Using a vegetable peeler, cut colored portion from orange in a single spiral. Reserve orange for another purpose.
In a large pot, combine orange peel and remaining ingredients. Let stand 4 hours. Bring to a boil over medium heat. Reduce heat to low; simmer 30 minutes.
Serve hot (or cold) in punch cups, including some raisins and almonds in each serving.
Makes 12 servings.

LUSSEKATTER
1 cup melted butter
½ teaspoon saffron threads finely crumbled (or 1 teaspoon powdered saffron)
1 cup milk
¾ cup sugar
1 teaspoon salt
2 packages dry active yeast (4½ teaspoons)
6½ cups all purpose flour
2 eggs + 1 egg white, well beaten
Raisins or currants to decorate

Crumble saffron threads into melted butter. Let sit 30 minutes to an hour (this intensifies the saffron flavor). Heat milk to a light boil, turning off heat when it reaches the scalding point (with small bubbles across the top). Stir in melted butter, sugar and salt.
Pour mixture into bowl and allow to cool until finger-warm (quite warm but just cool enough to touch). Stir in yeast and let sit for 10 minutes.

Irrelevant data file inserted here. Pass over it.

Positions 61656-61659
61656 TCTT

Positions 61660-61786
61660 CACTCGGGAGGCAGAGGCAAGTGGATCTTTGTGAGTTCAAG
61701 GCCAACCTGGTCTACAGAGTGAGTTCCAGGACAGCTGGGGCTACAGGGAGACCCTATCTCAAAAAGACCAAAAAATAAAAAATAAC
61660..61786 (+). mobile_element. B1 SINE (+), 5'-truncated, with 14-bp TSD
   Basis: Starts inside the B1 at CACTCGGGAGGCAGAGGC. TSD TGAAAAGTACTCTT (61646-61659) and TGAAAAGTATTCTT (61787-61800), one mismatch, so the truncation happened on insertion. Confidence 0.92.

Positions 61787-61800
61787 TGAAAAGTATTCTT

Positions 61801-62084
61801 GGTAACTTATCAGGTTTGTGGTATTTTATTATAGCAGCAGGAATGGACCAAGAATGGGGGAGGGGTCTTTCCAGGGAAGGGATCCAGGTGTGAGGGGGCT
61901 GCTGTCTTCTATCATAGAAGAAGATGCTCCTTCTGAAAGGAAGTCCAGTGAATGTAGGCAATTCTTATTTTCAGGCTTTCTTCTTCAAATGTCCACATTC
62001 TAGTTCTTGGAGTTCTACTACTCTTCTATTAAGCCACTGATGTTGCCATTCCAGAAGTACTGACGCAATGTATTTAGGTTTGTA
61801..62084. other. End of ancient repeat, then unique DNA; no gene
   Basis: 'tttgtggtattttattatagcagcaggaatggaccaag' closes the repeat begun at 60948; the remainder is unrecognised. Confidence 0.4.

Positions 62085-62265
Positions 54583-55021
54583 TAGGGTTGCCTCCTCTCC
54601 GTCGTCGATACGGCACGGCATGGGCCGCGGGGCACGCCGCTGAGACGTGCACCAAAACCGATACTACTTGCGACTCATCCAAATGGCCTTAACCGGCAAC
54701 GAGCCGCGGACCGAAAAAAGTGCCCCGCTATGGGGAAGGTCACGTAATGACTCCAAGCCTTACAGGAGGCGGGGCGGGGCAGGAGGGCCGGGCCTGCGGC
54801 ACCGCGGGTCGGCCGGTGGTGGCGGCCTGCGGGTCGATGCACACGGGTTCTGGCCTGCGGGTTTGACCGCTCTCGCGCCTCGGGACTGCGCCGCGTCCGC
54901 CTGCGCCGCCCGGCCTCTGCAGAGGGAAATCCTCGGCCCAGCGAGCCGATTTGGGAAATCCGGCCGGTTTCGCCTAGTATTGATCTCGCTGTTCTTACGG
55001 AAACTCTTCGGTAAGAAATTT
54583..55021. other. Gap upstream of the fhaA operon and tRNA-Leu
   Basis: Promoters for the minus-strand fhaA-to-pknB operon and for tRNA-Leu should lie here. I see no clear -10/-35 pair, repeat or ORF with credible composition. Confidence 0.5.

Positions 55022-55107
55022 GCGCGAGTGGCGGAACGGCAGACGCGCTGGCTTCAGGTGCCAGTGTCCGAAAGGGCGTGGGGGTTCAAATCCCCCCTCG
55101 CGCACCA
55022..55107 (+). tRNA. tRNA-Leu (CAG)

Mix 3½ cups flour into the liquid. Stir in 2 well-beaten eggs. Add enough of the remaining flour to form a soft dough (just until the dough pulls away from the sides of the bowl. You don’t want too much flour).
Transfer dough to a large greased bowl and turn to coat all sides. Cover with a clean towel and allow to rise until doubled, about 1½ hours.
Punch down dough. Lightly knead two or three times on a floured surface. Punch off small handfuls of dough (about the size of a racquetball) and roll into snakes. Shape snakes into S-shaped buns or other desired shapes.
Place on a lightly greased baking sheet. Cover with towel again and allow to rise until doubled (about an hour).
Decorate with raisins, brush with egg white and bake in preheated oven 375˚F about 10-15 minutes just until brown.

GINGER SNAPS (pepparkakor)
¾ cup butter
¾ cup firmly packed brown sugar
1 tablespoon cinnamon
2 teaspoons ground ginger
1½ teaspoons ground cloves
1 teaspoon baking soda
¼ cup boiling water
2½ cups flour

In a large bowl, cream the butter and sugar until blended. Add the spices.
In a separate bowl, combine the baking soda and boiling water, then add to the dough along with the flour. Mix to make a stiff dough. If necessary, add more water, one tablespoon at a time. Chill for 30 minutes.
Preheat oven to 375˚. Line baking sheets with parchment paper. Roll the dough on a pastry cloth to a ⅛-inch thickness. Cut into pig, heart or any shaped cookies that measure about 2 inches.
Place on the prepared pans and bake for 7 to 10 minutes, until lightly browned.
Yields approximately 60 cookies.